What is true is that the SCSA is measure of sperm DNA damage and does predict male sub/infertility and poor reproductive performance. The SCSA/SDIA measures the degree of abnormalities in the genetic material of the sperm, expressing it numerically as the DNA Fragmentation Index (DFI).

This having been said, it is important to reemphasize that SCSA data will not always correlate well with standard sperm parameters (count, motility and morphology).

It is true that varying degrees of DNA damage may be present in sperm from both fertile and infertile men. However a quantitative expression of the DFI often will reveal a hidden abnormality of sperm DNA and as such unveils infertility in cases where prior standard sperm parameters failed to reveal underlying male infertility. Optimal sperm chromatin packaging seems necessary for full expression of male fertility potential. SCSA emerge as predictors of the probability to conceive and carry the pregnancy to viability

Current information on the clinical role of the SCSA testing in patients undergoing IVF suggests the following:

  • The IVF birth rate could be as much as 1.5-2 times lower in women under 33yrs of age, whose husbands have patently abnormal SCSA assays (with a DFI of >30%). Results seem to become progressively worse with advancing maternal age such that at 35y+, the viable pregnancy rate could be as much as 2-3 times lower.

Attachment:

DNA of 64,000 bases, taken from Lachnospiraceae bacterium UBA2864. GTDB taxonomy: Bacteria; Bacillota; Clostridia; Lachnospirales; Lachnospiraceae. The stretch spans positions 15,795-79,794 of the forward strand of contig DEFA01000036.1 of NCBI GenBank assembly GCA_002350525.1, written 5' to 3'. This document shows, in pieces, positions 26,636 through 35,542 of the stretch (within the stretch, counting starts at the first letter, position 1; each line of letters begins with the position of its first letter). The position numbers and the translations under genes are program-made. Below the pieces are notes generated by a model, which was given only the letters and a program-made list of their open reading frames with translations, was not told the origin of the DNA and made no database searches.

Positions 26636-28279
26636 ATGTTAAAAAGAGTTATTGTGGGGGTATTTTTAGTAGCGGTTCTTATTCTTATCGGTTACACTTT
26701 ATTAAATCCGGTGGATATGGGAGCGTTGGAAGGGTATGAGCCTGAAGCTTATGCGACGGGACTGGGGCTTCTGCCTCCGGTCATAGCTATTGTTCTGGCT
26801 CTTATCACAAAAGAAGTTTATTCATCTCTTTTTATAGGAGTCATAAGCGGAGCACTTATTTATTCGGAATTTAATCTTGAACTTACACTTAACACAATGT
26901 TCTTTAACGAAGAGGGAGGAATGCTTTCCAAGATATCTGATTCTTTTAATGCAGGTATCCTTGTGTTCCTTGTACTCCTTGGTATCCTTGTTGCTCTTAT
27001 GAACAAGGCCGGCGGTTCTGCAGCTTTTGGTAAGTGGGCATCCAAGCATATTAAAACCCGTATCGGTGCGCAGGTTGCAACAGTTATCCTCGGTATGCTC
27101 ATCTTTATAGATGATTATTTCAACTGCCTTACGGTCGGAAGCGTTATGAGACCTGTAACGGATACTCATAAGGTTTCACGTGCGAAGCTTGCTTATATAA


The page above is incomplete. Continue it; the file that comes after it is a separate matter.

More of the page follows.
• It is possible for abnormal SCSA results to spontaneously revert back to normal, this occurs infrequently. One study reported that even without treatment, 37% of patients with an abnormal result on first SCSA (DFI >30%) were subsequently found to have normal result (DFI < 30%) on a second SCSA test.
  • Although abnormal SCSA results are detected in men with apparently normal semen analyses, abnormal results are more commonly seen in cases of men who have abnormal sperm parameters (abnormal sperm count, motility and/or morphology)
  • Abnormal SCSA augers poorly for the outcome of fertility treatments in general and for IVF/ICSI in specific. In the latter cases, fertilization and pregnancy rates are reduced and the chance of early pregnancy loss appears to be increased. However it is important to stress that an abnormal SCSA result does not preclude a successful pregnancy. In fact we have seen many IVF pregnancies occur in spite of abnormal SCSA results….even when the DFI was > 60%